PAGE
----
Petroleum Barge

Notable items in the collection include the John Barry-Hayes collection, Reed & Ford business papers, Captain John Greene Collection, the Philadelphia Maritime Exchange records, and the collection of 16th–18th century geographical maps and charts. The Archive also maintains the cruiser Olympia and submarine Becuna collections. In August 2016 the Archive launched its first online catalog, which lists inventories of its archival collections.

Workshop on the Water

The museum’s current exhibits are:

  • The unique Patriots & Pirates, a exhibition developed by Chief Curator Craig Bruns and opened in April 2016, focuses on Philadelphia and the founding of the United States Navy.  The permanent exhibition, highlighting the little-told story of America’s conflict with pirates features curated objects never, or rarely, seen by the public. It features a full-size, a stationary 102-ft. waterline model of the schooner Diligence of 1797 at the center.  A vessel with masts soaring above a 62-ft. deck, it was constructed by staff and volunteers from Workshop on the Water, a traditional boat shop located inside the museum.  Some notable artifacts in the exhibit include a rare letter written by American citizens held hostage in Algiers to the American Congress requesting for their return home (December 29, 1793), tools from the excavation of I-95 at Old City (Philadelphia) in 1974, Captain John Barry‘s octant, a painting of Philadelphia merchant ship Pigou being pursued by the French privateer L’Adventure and a model of the Federal St. Navy Yard, recreating Joshua Humphreys‘ shipyard in the 1790s where he built the frigate United States.

Schooner Diligence

  • Tides of Freedom: African Presence on the Delaware River, an exhibit curated by Tukufu Zuberi, (University of Pennsylvania professor of Sociology and Africana Studies) and opened in May 2013, explores African-American history along the Delaware River and focuses on the slave trade, emancipation and the abolitionist movement in Philadelphia, and Philadelphia’s connection to the underground railroad. The exhibit continues into the modern era, focusing on Jim Crow and Civil Rights in Philadelphia. On display at the exhibit are recently uncovered artifacts from the museum’s collection – slave shackles and an 18th-century account book that documents the sale of slaves in Philadelphia. Gripping first-person accounts and interactive elements provide visitors with opportunities for discovery and communication. Using four key moments in Philadelphia’s history, representing the themes of Enslavement, Emancipation, Jim Crow, and Civil Rights, urges visitors both to bear witness to a story central to Philadelphia and American history, and to think about the meaning of “freedom” both historically and in today’s world.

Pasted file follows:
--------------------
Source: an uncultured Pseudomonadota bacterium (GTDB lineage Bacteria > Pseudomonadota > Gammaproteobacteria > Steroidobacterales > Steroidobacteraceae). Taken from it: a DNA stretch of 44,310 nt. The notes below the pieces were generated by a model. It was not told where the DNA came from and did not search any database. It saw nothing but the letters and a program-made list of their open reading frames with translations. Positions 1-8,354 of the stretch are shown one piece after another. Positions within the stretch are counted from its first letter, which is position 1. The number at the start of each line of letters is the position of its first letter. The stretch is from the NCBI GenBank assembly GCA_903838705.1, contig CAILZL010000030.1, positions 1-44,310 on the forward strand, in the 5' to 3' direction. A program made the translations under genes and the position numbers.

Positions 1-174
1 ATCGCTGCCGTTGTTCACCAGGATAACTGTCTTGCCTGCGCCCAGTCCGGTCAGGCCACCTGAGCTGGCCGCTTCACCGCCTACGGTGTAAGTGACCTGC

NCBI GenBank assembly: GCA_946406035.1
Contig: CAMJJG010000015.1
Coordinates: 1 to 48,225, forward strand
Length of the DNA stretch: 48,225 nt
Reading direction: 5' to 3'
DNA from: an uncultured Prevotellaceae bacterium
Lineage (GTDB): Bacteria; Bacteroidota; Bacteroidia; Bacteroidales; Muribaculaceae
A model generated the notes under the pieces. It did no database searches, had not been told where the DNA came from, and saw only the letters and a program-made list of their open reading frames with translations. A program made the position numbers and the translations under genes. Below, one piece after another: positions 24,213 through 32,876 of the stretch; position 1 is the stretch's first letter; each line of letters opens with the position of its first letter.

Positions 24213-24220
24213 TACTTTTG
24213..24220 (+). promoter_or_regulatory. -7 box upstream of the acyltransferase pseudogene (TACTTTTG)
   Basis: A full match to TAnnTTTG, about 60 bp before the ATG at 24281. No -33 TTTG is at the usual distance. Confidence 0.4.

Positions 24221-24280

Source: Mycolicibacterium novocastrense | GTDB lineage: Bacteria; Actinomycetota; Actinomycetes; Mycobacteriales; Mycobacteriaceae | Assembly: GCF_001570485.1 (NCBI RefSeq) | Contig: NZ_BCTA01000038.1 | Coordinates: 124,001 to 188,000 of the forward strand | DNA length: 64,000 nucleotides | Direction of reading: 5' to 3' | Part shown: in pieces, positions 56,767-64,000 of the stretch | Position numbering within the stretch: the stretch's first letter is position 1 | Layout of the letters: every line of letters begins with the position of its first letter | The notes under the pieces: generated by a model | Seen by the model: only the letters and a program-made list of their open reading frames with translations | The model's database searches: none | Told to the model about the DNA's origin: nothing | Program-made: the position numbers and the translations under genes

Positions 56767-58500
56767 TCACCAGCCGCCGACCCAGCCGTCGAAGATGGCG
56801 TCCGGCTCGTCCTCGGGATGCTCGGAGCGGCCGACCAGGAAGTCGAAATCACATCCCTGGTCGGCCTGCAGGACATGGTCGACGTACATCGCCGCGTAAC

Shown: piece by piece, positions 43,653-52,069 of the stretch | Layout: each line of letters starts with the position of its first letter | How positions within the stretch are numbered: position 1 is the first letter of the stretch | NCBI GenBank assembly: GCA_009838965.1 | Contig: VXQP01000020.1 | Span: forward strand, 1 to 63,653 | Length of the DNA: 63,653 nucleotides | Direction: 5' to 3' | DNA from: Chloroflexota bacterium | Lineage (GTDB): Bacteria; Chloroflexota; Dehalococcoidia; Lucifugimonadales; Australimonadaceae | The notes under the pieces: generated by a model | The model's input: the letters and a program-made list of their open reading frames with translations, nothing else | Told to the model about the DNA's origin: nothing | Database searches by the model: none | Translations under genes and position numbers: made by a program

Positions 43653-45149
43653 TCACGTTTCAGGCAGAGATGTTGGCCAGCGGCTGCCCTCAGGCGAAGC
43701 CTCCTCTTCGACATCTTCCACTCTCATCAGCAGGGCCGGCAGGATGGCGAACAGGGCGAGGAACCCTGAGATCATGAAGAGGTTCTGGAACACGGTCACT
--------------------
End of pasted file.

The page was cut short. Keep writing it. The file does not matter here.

Tides of Freedom

  • Rescues on the River tells the story of maritime disasters along the Delaware River, exploring how tragedy shaped modern maritime safety regulations and led to the formation of the Coast Guard. The exhibit begins with a late 18th-century Revolutionary War-era explosion of a British ship and ends with the 1975 oil tanker collision and resulting fire. Explore the disasters that unfolded as the Delaware developed into a watery highway for trade and commerce while experiencing the misfortunes, the miracles and the lessons learned.  It will also introduce historical prints and newspaper headlines that were used to broadcast and memorize these terrible marine catastrophes. Visitors to the exhibition can also take home a free 20-page tabloid keepsake, produced in partnership with the Philadelphia Weekly, which includes illustrations and more details about some of the events featured in the exhibition.